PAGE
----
Speaking today Chamber CEO Dee Ryan called for urgent action on further support measures .
“Businesses throughout Limerick are doing the maths on whether or not they can afford to reopen, or indeed if they can afford to bring all their people back to work.
“The Government’s Roadmap for reopening indicates that by August, all going well, most of the economy can expect to be operating again with mandatory safety measures in place. The Autumn will reveal what our new normal will look like, and more accurate projections of income can be made based on trading levels then.” she said.
Ms. Ryan stated that the temporary wage subsidy scheme has been the most significant support measure implemented to date for Chamber members and that it has been a life-line for Business.
“I urge the Minister to extend the Temporary Wage Subsidy scheme, in line with the phased reopening, to continue supporting companies to retain workers while businesses ramp up to the September new norm levels. “
Other critical measures in the short term include grants to assist businesses in meeting their fixed costs which are continuing to accumulate. The Restart Grant announced by the Government last week is based on a local authority rates rebate from 2019 and is capped at a maximum of €10,000.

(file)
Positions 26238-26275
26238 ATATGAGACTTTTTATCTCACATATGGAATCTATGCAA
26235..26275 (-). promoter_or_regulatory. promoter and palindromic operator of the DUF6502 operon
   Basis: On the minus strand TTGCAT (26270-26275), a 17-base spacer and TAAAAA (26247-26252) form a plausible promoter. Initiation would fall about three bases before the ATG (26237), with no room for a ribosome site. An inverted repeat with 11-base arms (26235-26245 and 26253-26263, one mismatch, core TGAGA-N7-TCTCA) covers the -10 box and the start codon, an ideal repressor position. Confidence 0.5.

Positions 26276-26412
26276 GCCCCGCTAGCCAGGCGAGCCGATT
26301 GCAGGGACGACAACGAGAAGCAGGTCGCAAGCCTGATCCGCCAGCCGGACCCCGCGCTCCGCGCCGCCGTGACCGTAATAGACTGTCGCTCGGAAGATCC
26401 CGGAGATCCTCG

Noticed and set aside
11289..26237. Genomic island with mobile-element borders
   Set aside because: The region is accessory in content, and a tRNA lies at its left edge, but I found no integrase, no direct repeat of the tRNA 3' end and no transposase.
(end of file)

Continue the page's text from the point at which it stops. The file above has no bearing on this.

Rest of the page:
“This grant simply does not go far enough. Many small businesses will not qualify for the maximum grant under this scheme. It is not logical to base grants on a commercial rate property valuation. Grants should instead be determined by loss in turnover as is the case in Denmark”
VAT reductions on consumer goods and services are also critical for restarting the economy according to Limerick Chamber, which represents 440 member organisations throughout the Mid West including members in Retail and Hospitality sector.
“Significant measures need to be taken around VAT for the remainder of this year. Looking ahead, the Tourism sector is not expected to return to 2019 operating levels until 2023 and so an on-going reduced VAT rate and other funding measures will be essential to support employment in this sector.”
The process of re-opening will come with additional costs for many employers, as was found in research published by Chambers Ireland last week. These costs will impact viability in many cases.